• 1 medium onion, chopped small (not fine)
  • 4 Tablespoons butter
  • 1/2 cup white wine
  • 8 slices good bacon (I prefer thick-sliced)
  • 3 – 4 eggs *
  • 1 – 2 Tablespoons parsley (depends on your taste and how fresh and pungent your parsley is)
  • 1/2 cup fresh-grated Parmigiano cheese
  • Fresh ground pepper

* Properly made, this dish uses barely cooked eggs. As with past recipes I’ve posted,  using uncooked or barely cooked eggs comes with a warning: Although FRESH raw eggs do not usually carry Salmonella or other bacteria, it is possible. Such bacteria can be dangerous to small children, elderly, and sick people. Only use fresh eggs from a trusted source. (Thank you Ian!) If you’re not comfortable consuming raw eggs, you can buy pasteurized eggs or pasteurize your own (directions easily found online).

To Make Spaghetti all Carbonara:

  1. Start heating your pasta water and add a healthy dose of rock salt. (Eating under-salted pasta is like eating under-salted bread: bland, bland, bland. Serving a great sauce over unsalted or under-salted pasta will not do the meal justice. Remember, your pasta only absorbs a portion of the water, and therefore only a portion of the salt. The rest goes down the drain with the excess water.)
  2. In a frying pan large enough to hold the cooked pasta and the sauce, melt the butter and saute the chopped onions over medium heat. After a few minutes, when the onions soften but before they start to brown, add the bacon and the wine. Cook until the wine evaporates then remove from heat. As it is boiled rather than fried, the bacon will not (and should not) crisp. The time it takes for the wine to evaporate is plenty enough to fully cook the pork.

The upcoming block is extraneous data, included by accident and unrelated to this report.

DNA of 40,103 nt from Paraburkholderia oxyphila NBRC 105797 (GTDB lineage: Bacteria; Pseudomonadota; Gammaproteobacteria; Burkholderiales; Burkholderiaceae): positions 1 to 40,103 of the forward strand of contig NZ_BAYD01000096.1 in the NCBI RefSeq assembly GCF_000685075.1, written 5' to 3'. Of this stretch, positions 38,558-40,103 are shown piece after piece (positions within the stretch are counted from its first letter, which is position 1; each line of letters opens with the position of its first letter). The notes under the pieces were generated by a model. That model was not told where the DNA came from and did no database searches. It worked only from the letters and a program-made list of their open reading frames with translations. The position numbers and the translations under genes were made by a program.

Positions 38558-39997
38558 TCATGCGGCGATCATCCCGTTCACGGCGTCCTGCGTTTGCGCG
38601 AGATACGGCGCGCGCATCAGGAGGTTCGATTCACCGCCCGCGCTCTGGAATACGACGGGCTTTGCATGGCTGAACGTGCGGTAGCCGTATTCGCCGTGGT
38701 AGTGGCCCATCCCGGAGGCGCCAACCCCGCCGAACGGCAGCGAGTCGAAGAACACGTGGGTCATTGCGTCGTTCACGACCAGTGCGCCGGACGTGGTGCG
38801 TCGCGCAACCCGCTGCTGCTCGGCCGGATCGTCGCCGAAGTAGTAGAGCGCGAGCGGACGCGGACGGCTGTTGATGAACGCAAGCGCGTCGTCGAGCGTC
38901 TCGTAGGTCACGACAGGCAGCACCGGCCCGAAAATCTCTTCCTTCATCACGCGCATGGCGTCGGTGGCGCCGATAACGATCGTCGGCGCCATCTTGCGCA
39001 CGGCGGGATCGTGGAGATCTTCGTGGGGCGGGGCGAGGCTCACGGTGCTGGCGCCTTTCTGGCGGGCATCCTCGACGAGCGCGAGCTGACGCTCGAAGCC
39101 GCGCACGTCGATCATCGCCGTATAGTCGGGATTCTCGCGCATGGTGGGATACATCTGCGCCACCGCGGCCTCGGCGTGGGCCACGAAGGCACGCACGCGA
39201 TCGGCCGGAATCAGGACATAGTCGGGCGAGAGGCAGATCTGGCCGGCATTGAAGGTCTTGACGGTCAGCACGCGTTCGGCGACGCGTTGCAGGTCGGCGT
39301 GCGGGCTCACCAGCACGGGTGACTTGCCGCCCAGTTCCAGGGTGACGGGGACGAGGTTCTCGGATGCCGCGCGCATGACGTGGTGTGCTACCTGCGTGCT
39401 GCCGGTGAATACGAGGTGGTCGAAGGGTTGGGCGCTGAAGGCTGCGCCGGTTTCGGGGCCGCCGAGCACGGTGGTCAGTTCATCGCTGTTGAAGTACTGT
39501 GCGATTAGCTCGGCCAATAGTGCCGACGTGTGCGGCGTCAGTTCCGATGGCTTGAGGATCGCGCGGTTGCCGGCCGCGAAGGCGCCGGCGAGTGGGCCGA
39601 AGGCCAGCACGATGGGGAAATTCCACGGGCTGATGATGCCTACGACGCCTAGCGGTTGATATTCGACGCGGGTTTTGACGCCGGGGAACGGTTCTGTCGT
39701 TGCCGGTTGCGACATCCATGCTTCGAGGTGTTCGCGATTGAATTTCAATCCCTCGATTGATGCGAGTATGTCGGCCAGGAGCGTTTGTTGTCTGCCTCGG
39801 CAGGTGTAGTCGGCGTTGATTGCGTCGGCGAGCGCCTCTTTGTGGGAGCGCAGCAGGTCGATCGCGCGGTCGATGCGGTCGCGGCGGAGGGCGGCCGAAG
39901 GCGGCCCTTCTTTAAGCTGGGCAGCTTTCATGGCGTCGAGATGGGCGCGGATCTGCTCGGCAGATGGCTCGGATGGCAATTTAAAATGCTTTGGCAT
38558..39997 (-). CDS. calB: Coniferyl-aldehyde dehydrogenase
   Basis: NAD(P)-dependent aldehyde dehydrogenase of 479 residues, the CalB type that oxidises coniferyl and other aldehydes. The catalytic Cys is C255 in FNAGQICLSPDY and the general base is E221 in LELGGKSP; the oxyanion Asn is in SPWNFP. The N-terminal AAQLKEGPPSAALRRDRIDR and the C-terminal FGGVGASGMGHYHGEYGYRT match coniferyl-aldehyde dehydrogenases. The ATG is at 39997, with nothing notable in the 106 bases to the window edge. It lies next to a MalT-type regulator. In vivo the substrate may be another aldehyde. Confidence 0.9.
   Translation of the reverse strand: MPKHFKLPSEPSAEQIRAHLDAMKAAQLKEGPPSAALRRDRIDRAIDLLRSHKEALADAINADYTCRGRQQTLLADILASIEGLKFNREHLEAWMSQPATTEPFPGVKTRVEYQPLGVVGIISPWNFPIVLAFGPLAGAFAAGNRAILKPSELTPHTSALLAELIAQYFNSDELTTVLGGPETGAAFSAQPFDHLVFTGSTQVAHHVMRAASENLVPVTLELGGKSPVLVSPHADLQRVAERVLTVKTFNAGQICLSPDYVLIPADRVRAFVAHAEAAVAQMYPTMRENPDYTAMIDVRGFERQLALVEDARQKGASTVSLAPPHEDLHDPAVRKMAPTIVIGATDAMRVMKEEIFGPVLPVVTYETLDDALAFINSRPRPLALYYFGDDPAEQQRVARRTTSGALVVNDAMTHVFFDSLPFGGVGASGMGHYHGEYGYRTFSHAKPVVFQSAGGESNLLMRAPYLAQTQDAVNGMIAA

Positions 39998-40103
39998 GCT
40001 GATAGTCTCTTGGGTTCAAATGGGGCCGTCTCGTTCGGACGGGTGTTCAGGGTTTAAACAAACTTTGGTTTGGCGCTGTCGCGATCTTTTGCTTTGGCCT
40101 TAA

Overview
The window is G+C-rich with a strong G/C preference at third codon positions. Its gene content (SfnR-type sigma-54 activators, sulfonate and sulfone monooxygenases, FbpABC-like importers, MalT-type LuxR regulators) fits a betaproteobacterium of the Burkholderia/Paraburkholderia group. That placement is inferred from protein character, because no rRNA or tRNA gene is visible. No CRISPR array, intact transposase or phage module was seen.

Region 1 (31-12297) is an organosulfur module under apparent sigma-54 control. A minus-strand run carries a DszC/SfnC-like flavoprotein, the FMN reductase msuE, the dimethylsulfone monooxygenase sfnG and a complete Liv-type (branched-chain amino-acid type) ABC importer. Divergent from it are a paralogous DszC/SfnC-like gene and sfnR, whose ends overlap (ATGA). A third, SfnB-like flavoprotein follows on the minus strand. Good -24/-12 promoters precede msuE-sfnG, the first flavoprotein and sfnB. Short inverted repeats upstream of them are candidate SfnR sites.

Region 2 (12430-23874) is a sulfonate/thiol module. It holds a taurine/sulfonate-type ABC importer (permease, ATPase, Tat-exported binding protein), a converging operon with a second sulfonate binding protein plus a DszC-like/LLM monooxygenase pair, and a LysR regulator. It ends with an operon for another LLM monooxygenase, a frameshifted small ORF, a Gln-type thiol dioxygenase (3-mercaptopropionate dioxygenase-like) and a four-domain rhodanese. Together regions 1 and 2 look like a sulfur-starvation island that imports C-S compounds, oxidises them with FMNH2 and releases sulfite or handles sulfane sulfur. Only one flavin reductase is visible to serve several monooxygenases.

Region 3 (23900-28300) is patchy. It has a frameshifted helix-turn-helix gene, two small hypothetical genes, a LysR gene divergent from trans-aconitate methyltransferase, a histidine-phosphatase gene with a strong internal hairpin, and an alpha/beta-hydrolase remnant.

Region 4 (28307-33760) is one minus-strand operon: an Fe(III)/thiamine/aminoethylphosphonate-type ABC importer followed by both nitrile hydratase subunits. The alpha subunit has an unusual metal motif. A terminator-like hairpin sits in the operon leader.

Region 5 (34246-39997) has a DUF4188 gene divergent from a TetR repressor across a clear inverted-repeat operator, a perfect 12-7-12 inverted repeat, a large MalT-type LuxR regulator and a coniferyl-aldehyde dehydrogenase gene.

3. Keep an eye on your pasta water. As soon as it boils, add the spaghetti and cook al dente.
  4. In a separate bowl, beat the eggs with the parsley, cheese and pepper.  (Beautiful bowl made by Eugene Saturday Market potter Amy Palatnick.)
  5. Strain the cooked pasta, reserving a tablespoon or two of cooking liquid, and add the pasta to the pan with the bacon, onions and butter. Turn the burner back on and toss with the hot oil. When the spaghetti is well-coated, REMOVE FROM HEAT. Add the egg, parsley and cheese mix and toss to mix well. Serve immediately, preferably with a loaf of crusty bread and a nice bottle of red.

DO NOT COOK THE EGGS. Spaghetti alla Carbonara should never NEVER never resemble spaghetti and scrambled eggs. The hot oil and pasta will heat the eggs and they may firm up in spots, but the sauce should still have a creamy appearance.

Buon Appetito!

Kitchen Tip: Parmigiano cheese condenses a sauce and will over-thicken it if too much is used. When recipes call for a lot of cheese, add it slowly so you can gauge when taste and consistency are in balance. In this recipe, where it’s mixed in with other ingredients, keep a few tablespoons of pasta water on hand. If the sauce dries out too much, toss in the pasta water a tablespoon at a time until it looks right.

Enjoy ~